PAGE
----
Skip navigation
Please use this identifier to cite or link to this item:
Authors: Studer, James
Department: Operations Research and Financial Engineering
Class Year: 2020
Abstract: The world automobile market is potentially at a tipping point that would allow autonomous vehicles (AVs) to be widely adopted. The global automobile manufacturing output is over $3.0 trillion annually. Auto-related deaths in the United States in 2019 were over 30,000. In 2009, Americans spent over $150 billion on annual automobile insurance premiums. Since 2012, at least 41 states and D.C. have considered legislation related to autonomous vehicles. The largest automaker by volume is Volkswagen (VW), having produced over 10 million vehicles in 2019. Tesla produced fewer than 500,000 vehicles in 2019 but has an almost 50% larger market capitalization than VW. And over the past 10 years, more than $1 billion has been invested in dozens of startups to build a single type of sensor, LiDAR, that helps autonomous vehicles perceive their surroundings. The autonomous vehicle revolution is underway. But like all great paradigm shifts, understanding what is happening while it is happening is a difficult task. Academics in the field loosely defined as Innovation Theory have studied the phenomenon of competitive displacement from innovation all the way back to Schumpeter in the 1930’s. In the intervening century, many theories and some actual formulas have been developed to aid in the understanding of these “gales of creative destruction.” This thesis studies the underlying technology that is enabling autonomous vehicles, the industry incumbents investing in the technology, and the startup companies that are attempting to either partner with or wholly displace the incumbent market participants. It also reviews the legal framework around AVs and the impact that AVs might have on the insurance industry. Models first developed by Bass in 1969 to explain the diffusion process for innovation are leveraged to understand where the nascent autonomous vehicle industry might be on the S-Curve of technology adoption and what impacts various factors might have on the timing and eventual success (or failure) of the marketplace.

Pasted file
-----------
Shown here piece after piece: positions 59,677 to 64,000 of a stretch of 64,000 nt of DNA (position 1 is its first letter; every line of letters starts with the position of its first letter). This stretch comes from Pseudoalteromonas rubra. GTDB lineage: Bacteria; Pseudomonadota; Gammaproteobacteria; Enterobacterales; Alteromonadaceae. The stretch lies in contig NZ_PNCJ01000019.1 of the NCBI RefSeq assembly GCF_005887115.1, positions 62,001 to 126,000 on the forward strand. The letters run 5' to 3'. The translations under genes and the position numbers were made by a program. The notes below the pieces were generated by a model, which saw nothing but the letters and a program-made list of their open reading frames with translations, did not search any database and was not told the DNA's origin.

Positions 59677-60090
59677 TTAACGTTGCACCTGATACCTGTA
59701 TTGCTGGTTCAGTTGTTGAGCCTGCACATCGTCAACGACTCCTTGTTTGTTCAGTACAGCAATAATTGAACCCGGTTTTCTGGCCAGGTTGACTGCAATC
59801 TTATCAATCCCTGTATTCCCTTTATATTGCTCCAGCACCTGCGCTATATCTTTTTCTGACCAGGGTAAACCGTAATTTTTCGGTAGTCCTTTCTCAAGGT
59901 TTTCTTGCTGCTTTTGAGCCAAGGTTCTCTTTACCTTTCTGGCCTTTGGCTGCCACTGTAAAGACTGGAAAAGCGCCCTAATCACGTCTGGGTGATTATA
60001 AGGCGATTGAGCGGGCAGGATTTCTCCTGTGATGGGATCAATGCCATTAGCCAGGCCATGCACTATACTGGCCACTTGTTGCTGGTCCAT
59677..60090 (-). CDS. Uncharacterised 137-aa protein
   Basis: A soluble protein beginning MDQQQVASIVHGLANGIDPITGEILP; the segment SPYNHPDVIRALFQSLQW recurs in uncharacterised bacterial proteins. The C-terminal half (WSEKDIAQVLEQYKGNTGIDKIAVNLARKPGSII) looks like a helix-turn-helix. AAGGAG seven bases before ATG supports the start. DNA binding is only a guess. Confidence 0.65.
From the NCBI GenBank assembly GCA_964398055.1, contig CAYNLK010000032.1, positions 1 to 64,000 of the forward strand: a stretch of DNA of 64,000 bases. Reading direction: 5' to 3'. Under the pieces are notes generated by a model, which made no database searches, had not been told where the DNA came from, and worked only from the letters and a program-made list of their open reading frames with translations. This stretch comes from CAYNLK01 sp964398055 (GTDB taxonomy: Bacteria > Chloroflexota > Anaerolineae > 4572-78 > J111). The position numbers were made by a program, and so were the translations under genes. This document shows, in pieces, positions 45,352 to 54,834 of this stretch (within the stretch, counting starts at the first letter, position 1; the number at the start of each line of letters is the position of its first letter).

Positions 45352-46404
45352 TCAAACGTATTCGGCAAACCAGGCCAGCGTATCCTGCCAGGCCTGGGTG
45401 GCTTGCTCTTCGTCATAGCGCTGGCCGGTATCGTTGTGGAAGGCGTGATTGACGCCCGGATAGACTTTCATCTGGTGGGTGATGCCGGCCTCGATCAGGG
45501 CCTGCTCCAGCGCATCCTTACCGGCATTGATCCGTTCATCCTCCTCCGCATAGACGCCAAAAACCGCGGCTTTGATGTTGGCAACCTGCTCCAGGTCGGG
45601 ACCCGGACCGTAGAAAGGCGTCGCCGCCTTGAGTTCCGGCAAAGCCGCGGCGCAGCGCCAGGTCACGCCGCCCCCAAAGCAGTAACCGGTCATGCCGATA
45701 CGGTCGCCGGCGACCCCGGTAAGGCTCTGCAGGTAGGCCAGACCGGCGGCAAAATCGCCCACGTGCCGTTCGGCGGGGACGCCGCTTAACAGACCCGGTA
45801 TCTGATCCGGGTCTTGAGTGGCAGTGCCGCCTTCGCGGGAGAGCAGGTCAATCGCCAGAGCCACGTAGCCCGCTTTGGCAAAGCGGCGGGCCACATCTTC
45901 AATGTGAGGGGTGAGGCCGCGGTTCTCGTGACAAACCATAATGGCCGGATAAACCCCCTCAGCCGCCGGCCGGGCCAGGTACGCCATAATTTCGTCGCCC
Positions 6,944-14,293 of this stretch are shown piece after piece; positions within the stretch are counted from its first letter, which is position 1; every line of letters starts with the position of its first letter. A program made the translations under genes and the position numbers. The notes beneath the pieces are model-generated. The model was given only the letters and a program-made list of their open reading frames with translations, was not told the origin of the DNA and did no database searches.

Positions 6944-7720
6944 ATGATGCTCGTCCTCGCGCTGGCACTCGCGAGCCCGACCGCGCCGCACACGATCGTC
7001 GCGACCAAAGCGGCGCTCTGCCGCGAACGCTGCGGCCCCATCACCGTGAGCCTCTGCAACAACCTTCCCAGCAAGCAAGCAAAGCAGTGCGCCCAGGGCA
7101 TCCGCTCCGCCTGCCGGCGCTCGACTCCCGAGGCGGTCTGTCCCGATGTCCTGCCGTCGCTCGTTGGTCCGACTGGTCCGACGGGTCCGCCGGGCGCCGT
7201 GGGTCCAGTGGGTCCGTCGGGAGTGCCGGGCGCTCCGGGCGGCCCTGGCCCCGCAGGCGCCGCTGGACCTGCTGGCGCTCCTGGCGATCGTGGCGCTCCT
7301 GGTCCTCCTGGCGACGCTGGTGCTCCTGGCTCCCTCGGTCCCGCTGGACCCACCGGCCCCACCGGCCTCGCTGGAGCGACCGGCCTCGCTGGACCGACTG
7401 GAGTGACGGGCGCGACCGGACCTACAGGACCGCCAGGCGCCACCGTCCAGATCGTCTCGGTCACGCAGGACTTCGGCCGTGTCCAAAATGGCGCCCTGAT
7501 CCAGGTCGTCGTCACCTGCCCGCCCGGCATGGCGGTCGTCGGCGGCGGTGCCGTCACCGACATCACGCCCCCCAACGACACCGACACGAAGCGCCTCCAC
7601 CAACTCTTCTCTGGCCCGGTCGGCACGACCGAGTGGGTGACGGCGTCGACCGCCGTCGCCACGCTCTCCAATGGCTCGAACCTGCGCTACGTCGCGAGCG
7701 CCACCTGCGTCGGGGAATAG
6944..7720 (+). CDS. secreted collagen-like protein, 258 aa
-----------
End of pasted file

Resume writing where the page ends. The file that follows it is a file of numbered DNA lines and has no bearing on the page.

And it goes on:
Type of Material: Princeton University Senior Theses
Language: en
Appears in Collections:Operations Research and Financial Engineering, 2000-2020

Files in This Item:
File Description SizeFormat 
STUDER-JAMES-THESIS.pdf2.61 MBAdobe PDF    Request a copy

Items in Dataspace are protected by copyright, with all rights reserved, unless otherwise indicated.